They could also cooperate on other meaningful challenges at this time.   Australia, with its commitment in fighting global warming; New Zealand with their deep interest in the terrorist threats posed by social media; Canada, the country that coined the term multiculturalism could help solve the problems created by it; and Britain, whose two royal princes have done so much in the area of mental health.

They should not argue over who has the dominant role (this could rotate amongst the four), but they would collectively work together to address the most important issues of our time.

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THE AUSTRALIAN

The Australian is the nation’s best newspaper, the only one with real news.   It’s a Rupert Murdoch owned newspaper with a definite conservative slant.

I enjoyed reading it each day, even with coffee!

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BACK TO THE US

When I arrived back in the US, the first thing I heard at the airport was a woman complaining about her wheelchair, which was delayed by five minutes.   A couple of days later, at a doctor’s office, there was a similar incident, with a lady complaining that her subsidized public transport was late.   Are we becoming a nation of complainers?

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It was good to get back to America, but I sure do miss Australia. I think I need an annual Australian “fix.”

WHEN A CROCODILE EATS THE SUN

“When a Crocodile Eats The Sun” is one of the best books I’ve ever read.   I read it some years ago when I was making regular visits to Zimbabwe, the subject of the book by Peter Godwin.   Mr. Godwin was born and raised in Rhodesia as it was before 1980.   At the time of writing the book he was living in New York City and visiting Zimbabwe twice a year to see his elderly parents.  During this time his father was dying and eventually did die.

The title of the book comes from an old Shona proverb.   The Shona are the dominant tribe in Zimbabwe.  They believe that an eclipse of the sun is actually a crocodile eating the sun.  It is a warning of a coming calamity.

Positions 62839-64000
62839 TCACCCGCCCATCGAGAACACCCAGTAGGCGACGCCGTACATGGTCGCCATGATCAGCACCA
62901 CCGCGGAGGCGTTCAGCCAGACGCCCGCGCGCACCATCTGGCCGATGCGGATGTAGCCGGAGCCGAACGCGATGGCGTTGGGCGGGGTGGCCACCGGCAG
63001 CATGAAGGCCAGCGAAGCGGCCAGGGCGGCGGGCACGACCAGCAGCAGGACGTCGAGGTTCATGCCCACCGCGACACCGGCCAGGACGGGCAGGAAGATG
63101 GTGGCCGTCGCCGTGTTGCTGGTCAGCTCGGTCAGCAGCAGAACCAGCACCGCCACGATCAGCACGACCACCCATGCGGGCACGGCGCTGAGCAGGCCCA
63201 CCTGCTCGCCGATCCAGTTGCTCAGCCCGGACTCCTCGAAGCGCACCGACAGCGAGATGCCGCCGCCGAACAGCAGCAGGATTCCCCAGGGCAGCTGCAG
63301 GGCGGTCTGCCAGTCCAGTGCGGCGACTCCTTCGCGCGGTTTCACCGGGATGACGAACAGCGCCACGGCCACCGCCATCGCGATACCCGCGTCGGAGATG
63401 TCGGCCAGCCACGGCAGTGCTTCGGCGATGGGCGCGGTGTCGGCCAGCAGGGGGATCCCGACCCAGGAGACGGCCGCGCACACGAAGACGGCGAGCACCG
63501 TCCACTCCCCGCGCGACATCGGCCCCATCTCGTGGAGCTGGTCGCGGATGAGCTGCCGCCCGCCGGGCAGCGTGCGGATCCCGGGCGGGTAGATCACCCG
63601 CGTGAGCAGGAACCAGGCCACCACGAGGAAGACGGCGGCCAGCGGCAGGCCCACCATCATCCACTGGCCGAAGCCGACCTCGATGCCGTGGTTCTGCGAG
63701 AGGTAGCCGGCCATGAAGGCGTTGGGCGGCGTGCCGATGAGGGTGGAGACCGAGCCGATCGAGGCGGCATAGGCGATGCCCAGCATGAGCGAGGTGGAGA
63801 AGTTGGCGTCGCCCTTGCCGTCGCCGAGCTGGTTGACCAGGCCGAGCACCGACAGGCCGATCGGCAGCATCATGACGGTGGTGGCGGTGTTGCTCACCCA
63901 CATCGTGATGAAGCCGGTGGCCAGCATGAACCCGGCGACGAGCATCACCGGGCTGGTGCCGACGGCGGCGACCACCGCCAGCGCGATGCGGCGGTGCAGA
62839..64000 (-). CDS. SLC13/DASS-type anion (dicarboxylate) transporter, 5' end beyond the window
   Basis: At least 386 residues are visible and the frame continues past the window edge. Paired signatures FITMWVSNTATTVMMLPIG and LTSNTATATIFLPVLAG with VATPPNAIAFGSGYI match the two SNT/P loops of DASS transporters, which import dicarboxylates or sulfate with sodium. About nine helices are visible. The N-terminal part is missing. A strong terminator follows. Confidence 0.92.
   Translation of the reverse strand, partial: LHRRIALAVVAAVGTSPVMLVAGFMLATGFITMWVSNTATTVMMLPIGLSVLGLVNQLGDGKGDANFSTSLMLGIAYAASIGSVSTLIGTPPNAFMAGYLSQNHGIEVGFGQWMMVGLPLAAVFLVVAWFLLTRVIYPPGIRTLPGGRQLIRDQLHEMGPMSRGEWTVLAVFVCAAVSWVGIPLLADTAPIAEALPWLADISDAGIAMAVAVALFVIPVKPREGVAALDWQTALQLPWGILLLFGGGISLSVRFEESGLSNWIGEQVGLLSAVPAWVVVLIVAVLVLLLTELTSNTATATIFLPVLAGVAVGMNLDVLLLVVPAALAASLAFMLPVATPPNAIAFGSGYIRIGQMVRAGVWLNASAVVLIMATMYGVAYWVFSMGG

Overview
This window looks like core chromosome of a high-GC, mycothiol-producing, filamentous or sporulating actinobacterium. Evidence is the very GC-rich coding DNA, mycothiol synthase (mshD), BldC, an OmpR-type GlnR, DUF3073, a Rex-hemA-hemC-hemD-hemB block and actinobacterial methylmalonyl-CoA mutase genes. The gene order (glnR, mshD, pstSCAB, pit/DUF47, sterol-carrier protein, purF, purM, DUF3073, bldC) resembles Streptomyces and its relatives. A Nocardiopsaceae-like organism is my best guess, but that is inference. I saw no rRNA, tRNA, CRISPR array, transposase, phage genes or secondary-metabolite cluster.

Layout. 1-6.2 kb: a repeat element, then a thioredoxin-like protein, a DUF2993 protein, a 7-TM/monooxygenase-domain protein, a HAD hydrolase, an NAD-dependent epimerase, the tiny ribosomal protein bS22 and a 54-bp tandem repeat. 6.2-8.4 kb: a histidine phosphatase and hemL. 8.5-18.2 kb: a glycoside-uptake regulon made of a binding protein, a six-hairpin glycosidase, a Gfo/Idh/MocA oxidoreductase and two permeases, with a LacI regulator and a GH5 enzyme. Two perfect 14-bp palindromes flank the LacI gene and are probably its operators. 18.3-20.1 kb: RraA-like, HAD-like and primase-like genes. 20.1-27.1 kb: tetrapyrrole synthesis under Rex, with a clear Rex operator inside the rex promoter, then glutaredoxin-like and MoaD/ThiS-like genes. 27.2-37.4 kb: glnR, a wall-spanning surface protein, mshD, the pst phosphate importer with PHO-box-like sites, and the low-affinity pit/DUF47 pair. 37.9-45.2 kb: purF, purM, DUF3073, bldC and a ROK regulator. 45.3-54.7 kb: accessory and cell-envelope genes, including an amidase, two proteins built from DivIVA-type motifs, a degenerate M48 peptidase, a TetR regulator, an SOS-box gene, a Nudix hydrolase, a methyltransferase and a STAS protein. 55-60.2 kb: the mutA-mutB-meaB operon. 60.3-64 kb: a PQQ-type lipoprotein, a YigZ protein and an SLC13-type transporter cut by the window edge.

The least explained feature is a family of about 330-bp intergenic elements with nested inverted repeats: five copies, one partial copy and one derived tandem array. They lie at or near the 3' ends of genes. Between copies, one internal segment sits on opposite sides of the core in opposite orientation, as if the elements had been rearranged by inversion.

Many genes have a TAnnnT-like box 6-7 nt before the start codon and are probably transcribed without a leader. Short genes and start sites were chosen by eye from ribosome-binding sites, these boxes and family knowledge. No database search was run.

The eclipse was on June 21st, 2001.   In the following years, Zimbabwe’s economy collapsed, millions of people starved to death and the country was plunged into chaos.  This all followed President Robert Mugabe’s decision to confiscate white-owned farms.   Food production fell by an estimated 90%.

In Rhodesian days, the country was the breadbasket of Africa; it now became an economic basket-case.   In one chapter his mother and a group of friends shared one tomato between them.  In a later chapter, he related the challenges he faced to cremate his father – the famine, together with AIDS, had overwhelmed the country’s funeral systems.

Those in the West who still think it makes no difference which ethnic group dominates a country, should study what happened to Rhodesia-Zimbabwe.

This does not mean that every nation that witnesses an eclipse of the sun will go through something similar.   But the eclipse seen by Americans last week reminded me of the book – and the consequences that followed the eclipse of the sun.

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DISASTER IN TEXAS

Just as some saw the eclipse as a sign of impending doom, so others feel the same way about the disaster in Texas.

If any problems follow the heavy rainfall in Texas, they are likely to be economic.   The US is already over $20 trillion in debt, money which has to be paid back at some point.   The Federal Government is offering Texas billions of dollars in assistance.   Private debt in the country is at an all-time high.   Student debt is a bubble waiting to burst.   And the only way to rebuild Texas is by borrowing more money.

You would think the world’s richest country would have “a rainy day fund” (no pun intended) but, in fact, we have so much debt, more disasters could easily break us.